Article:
One Hebrew expression for the publication of a book is l’hotzee l’or, literally, “to bring it to light,” although most speakers of modern Hebrew would use the word l’farsem. This Hebrew word also means to publicize, and it may have come into modern Hebrew by way of the Aramaic expression pirsuma neisa, to publicize the miracle, which is how the ancient sages refer to one of the essential observances of Hanukkah. (See Talmud Bavli, Shabbat 23b & Bava Kamma 62b)
We display the Hanukkah menorah publicly, in our windows and even outdoors, to bring forth the light in order to dispel the darkness. I was reminded of this etymological connection when I heard that my writing had been published this week, on these first two days of Hanukkah, and I’m delighted to publicize the two organizations that brought my words to light.
Hanukkah Day 1: I received word from the folks at Tiferet that Offerings: A Spiritual Poetry Anthology from Tiferet Journal is now available for purchase. It includes a poem I wrote earlier this year, “For My Children.” I’m especially excited because this volume of Offerings was brought to light in paperback and digital formats, while the previous volumes that were published during 2020-21 are available only digitally. I encourage you to explore all of the great work produced by Tiferet at their website.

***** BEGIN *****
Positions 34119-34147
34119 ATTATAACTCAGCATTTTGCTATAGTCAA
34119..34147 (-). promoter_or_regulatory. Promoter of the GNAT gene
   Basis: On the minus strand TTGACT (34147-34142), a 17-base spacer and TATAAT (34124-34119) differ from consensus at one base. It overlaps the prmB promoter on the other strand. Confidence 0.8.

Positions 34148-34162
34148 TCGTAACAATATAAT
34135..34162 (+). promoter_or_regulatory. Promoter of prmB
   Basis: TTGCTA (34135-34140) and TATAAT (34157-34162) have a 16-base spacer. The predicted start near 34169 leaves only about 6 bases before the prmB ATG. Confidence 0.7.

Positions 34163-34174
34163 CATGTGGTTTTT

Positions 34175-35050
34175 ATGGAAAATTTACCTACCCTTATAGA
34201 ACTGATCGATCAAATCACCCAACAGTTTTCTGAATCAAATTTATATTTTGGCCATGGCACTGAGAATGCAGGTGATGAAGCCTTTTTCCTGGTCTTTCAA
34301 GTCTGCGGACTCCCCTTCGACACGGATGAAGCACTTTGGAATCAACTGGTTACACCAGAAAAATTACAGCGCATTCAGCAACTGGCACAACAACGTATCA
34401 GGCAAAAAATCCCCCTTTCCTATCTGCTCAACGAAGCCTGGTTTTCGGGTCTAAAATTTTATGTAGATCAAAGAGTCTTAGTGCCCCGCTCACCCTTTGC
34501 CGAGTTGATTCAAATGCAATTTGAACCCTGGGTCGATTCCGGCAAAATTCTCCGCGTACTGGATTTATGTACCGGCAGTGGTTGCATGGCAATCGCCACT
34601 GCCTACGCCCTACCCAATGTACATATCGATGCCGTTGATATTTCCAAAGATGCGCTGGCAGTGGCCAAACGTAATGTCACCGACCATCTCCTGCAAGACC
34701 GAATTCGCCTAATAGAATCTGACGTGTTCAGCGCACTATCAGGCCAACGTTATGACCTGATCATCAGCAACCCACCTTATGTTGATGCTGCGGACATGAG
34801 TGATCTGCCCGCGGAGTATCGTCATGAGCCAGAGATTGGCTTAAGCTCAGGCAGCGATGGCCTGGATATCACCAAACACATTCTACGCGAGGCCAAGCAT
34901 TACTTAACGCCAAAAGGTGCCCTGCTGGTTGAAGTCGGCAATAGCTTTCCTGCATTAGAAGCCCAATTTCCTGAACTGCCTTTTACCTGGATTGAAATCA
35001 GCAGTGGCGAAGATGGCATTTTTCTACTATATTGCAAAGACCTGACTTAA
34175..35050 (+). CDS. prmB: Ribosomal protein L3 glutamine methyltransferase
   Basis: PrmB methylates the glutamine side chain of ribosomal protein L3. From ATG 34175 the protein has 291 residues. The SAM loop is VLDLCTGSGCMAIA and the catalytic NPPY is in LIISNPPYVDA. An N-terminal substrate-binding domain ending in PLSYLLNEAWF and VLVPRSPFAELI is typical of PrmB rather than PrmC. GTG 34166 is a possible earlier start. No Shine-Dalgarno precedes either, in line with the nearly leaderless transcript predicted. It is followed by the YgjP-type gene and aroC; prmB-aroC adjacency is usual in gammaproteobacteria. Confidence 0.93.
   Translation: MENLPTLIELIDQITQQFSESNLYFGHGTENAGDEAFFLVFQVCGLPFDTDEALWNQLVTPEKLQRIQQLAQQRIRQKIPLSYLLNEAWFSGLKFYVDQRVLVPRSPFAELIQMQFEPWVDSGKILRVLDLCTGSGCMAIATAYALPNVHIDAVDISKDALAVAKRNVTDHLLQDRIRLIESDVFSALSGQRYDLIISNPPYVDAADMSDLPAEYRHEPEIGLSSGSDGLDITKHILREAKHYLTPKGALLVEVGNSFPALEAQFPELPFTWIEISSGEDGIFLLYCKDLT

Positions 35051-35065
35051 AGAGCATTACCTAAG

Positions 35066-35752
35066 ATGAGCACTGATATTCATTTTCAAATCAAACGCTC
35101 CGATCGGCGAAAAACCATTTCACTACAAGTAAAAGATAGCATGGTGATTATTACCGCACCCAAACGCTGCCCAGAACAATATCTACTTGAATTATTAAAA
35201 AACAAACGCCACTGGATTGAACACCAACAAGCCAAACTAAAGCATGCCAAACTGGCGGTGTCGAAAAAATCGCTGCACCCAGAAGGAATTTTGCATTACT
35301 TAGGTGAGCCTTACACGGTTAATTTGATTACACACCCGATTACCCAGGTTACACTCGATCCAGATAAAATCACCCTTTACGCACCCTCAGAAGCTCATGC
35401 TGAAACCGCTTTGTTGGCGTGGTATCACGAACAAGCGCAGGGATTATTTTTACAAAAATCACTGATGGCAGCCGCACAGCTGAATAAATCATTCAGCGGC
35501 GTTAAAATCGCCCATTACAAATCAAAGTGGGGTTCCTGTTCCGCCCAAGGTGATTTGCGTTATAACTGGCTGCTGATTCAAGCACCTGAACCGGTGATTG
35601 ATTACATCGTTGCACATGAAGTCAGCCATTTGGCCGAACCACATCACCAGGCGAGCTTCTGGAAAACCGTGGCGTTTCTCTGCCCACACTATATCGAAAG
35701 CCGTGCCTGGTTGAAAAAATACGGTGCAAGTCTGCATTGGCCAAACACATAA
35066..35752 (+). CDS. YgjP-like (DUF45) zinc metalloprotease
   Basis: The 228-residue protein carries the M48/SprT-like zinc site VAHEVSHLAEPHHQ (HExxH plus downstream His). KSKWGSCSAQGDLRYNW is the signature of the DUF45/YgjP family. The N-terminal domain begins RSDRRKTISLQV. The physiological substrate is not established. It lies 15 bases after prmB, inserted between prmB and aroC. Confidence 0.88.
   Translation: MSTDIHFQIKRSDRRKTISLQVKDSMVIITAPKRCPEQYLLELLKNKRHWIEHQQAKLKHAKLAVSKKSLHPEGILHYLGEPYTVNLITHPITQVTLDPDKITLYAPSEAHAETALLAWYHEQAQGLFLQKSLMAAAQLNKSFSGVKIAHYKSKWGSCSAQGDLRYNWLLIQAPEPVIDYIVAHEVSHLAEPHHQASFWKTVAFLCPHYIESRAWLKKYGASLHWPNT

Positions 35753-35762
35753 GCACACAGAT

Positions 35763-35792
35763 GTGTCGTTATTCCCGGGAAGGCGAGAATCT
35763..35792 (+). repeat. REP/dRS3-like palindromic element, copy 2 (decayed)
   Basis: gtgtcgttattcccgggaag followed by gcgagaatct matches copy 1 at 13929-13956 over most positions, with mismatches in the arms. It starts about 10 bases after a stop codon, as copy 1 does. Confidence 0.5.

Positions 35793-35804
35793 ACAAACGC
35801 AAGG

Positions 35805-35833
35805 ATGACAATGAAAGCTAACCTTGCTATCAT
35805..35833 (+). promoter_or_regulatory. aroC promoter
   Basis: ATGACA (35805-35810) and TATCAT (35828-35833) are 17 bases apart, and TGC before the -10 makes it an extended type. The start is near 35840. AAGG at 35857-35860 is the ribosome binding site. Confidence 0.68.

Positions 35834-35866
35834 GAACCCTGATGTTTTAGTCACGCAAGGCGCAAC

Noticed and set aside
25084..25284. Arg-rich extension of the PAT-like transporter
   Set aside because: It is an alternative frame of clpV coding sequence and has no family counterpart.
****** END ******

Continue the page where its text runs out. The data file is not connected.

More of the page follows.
Hanukkah Day 2: I learned that my contribution to this week’s Builders Blog series, which includes this magnificent illustration for Parashat Miketz by Steve Silbert, is now live on Bayit’s website. This Torah portion is always read during Hanukkah and connects to the theme of the holiday, namely miracles. According to the biblical account, Joseph possessed a divine gift of interpreting dreams and thus was blessed with foreknowledge of the famine.
Here’s a taste—pun intended—of Torah, along with another heartfelt encouragement to explore all of the great work produced by Bayit: Building Jewish at their website.
Miketz: Food Justice
Here Joseph is portrayed as pragmatic: each community will be equipped with its own food pantry during the lean years. We can learn a lot from Joseph’s ancient system of food storage, practical lessons for our 21st century cities, where wealthy residents live surrounded by gourmet markets while those on “the other side of the tracks” live in food deserts, Read more